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Mentorship In Louise Erdrich’s Trackss Essay

Mentorship: From Childhood to the Man
Louise Erdrich explores the inner conflicts of an Indian tribe in her novel Tracks. By the end of the novel, the tribes’ accord is broken by the lure of the white man’s money and land reform. The divisions among the tribe are epitomized by the physical separation of the Chippewa people into different colors that correspond to their different land allotments. However, one chapter in particular contrasts with the tribe’s tendency towards discord. Chapter 5, in which Nanapush and Eli overcome their differences and unite in an attempt to avoid starvation lends hope to the ominous series of events throughout Tracks which show conflict developing from unity.

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The great snow storm they experience together not only binds them but forces Eli to turn to his Chippewa roots in order to survive. Thus, the true lessons of life can be learned through the mentorship of one man’s life becoming transparent though one another.
In Chapter 5, we see the climax of the relationship between Nanapush and Eli. Like everybody else in the book, Eli shows up at Nanapush’ residence to seek wise counsel. Unfortunately for Eli, Nanapush is not amazed by the adversities in which Eli is experiencing. We see this within the beginning of the chapter.

We see the inner child of Eli, trying to get the attention of the man, Nanapush. Eli tries to gain Nanapush’ attention; by making comments under his breath and banging his head against the table. All the while Nanapush is attentive, but is also not entertaining the temper tantrum of the child. The eruptions through the dialogue finally spring out when Eli starts with, “How much a man endures?” Nanapush’ response is small but powerful by simply stating, “What Man?” (p.97) Nanapush r. .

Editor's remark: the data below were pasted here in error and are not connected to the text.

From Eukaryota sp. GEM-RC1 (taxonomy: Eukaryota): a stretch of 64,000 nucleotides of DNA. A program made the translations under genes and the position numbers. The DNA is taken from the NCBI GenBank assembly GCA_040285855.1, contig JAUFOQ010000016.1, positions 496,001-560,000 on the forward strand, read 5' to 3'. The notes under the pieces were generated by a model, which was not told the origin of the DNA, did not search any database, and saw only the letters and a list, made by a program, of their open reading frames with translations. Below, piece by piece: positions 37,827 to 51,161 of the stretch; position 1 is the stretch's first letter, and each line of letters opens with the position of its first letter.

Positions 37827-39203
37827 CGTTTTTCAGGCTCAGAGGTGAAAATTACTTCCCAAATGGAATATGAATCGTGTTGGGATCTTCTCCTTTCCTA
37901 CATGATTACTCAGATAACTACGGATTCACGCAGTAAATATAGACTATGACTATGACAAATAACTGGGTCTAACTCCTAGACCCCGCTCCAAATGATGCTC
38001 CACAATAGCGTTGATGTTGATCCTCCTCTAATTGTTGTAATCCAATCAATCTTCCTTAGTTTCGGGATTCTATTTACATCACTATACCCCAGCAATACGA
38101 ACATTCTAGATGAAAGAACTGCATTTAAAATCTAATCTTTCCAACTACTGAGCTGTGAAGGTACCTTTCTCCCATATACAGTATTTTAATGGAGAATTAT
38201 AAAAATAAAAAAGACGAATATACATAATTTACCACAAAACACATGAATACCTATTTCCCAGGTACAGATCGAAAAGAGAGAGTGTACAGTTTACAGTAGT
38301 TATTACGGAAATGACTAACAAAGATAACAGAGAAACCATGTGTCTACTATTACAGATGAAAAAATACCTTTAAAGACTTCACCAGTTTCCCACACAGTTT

ves from what may feel like only a season. And that’s most of the time. They are typically put into your life for you to learn and build up specific characteristics about yourself. But sometimes people come into your life in what may seem a lifetime. These kind of relationships are built upon constantly. With Eli and Nanapush, they embarked upon a relationship that build upon the grounds that they needed each other to survive.

Eli needed Nanapush for wisdom to survive and cope with the adversities and lessons of life. Nanapush needed Eli to physically survive in the dire time of need. And when we look at the after affects of the lessons that Nanapush gave to Eli, I realized that Eli then stepped forward to mentor his younger brother. So after the lessons were over between Nanapush and Eli, so the passing of the torch has begun for Eli to share the wisdom with Nector.

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Mentorship In Louise Erdrich's Trackss Essay
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Artscolumbia
Mentorship: From Childhood to the Man Louise Erdrich explores the inner conflicts of an Indian tribe in her novel Tracks. By the end of the novel, the tribes’ accord is broken by the lure of the white man’s money and land reform. The divisions among the tribe are epitomized by the physical separation of the Chippewa people into different colors that correspond to their different land allotments. However, one chapter in particular contrasts with the tribe’s tendency towards discord. Cha
2019-02-12 08:00:00
Mentorship In Louise Erdrich's Trackss Essay
$ 13.900 2018-12-31
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